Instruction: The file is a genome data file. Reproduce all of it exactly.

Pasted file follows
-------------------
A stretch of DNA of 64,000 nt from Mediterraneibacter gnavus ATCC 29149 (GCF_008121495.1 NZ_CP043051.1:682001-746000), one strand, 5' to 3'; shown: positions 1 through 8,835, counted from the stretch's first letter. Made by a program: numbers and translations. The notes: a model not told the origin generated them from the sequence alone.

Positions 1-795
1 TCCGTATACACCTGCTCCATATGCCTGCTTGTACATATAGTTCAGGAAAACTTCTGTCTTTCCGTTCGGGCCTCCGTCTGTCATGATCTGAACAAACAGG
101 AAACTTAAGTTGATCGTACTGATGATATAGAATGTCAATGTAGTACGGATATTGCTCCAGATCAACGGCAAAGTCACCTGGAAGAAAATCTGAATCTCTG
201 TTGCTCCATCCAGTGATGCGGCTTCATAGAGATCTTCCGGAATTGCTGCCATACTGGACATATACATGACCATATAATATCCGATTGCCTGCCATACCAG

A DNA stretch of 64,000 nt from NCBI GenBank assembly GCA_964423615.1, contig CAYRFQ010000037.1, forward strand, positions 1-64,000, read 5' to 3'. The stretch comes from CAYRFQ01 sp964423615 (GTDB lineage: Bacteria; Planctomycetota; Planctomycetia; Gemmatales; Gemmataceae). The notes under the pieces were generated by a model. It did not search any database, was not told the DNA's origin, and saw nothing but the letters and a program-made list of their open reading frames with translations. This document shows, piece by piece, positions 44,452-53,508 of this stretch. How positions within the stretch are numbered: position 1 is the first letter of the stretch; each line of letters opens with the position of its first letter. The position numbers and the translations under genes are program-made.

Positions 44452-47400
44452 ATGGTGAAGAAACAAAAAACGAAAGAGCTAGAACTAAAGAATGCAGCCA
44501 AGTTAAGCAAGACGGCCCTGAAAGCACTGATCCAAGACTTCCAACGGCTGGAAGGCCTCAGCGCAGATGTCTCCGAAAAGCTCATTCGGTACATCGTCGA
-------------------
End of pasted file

A stretch of DNA of 64,000 nt from Mediterraneibacter gnavus ATCC 29149 (GCF_008121495.1 NZ_CP043051.1:682001-746000), one strand, 5' to 3'; shown: positions 1 through 8,835, counted from the stretch's first letter. Made by a program: numbers and translations. The notes: a model not told the origin generated them from the sequence alone.

Positions 1-795
1 TCCGTATACACCTGCTCCATATGCCTGCTTGTACATATAGTTCAGGAAAACTTCTGTCTTTCCGTTCGGGCCTCCGTCTGTCATGATCTGAACAAACAGG
101 AAACTTAAGTTGATCGTACTGATGATATAGAATGTCAATGTAGTACGGATATTGCTCCAGATCAACGGCAAAGTCACCTGGAAGAAAATCTGAATCTCTG
201 TTGCTCCATCCAGTGATGCGGCTTCATAGAGATCTTCCGGAATTGCTGCCATACTGGACATATACATGACCATATAATATCCGATTGCCTGCCATACCAG

A DNA stretch of 64,000 nt from NCBI GenBank assembly GCA_964423615.1, contig CAYRFQ010000037.1, forward strand, positions 1-64,000, read 5' to 3'. The stretch comes from CAYRFQ01 sp964423615 (GTDB lineage: Bacteria; Planctomycetota; Planctomycetia; Gemmatales; Gemmataceae). The notes under the pieces were generated by a model. It did not search any database, was not told the DNA's origin, and saw nothing but the letters and a program-made list of their open reading frames with translations. This document shows, piece by piece, positions 44,452-53,508 of this stretch. How positions within the stretch are numbered: position 1 is the first letter of the stretch; each line of letters opens with the position of its first letter. The position numbers and the translations under genes are program-made.

Positions 44452-47400
44452 ATGGTGAAGAAACAAAAAACGAAAGAGCTAGAACTAAAGAATGCAGCCA
44501 AGTTAAGCAAGACGGCCCTGAAAGCACTGATCCAAGACTTCCAACGGCTGGAAGGCCTCAGCGCAGATGTCTCCGAAAAGCTCATTCGGTACATCGTCGA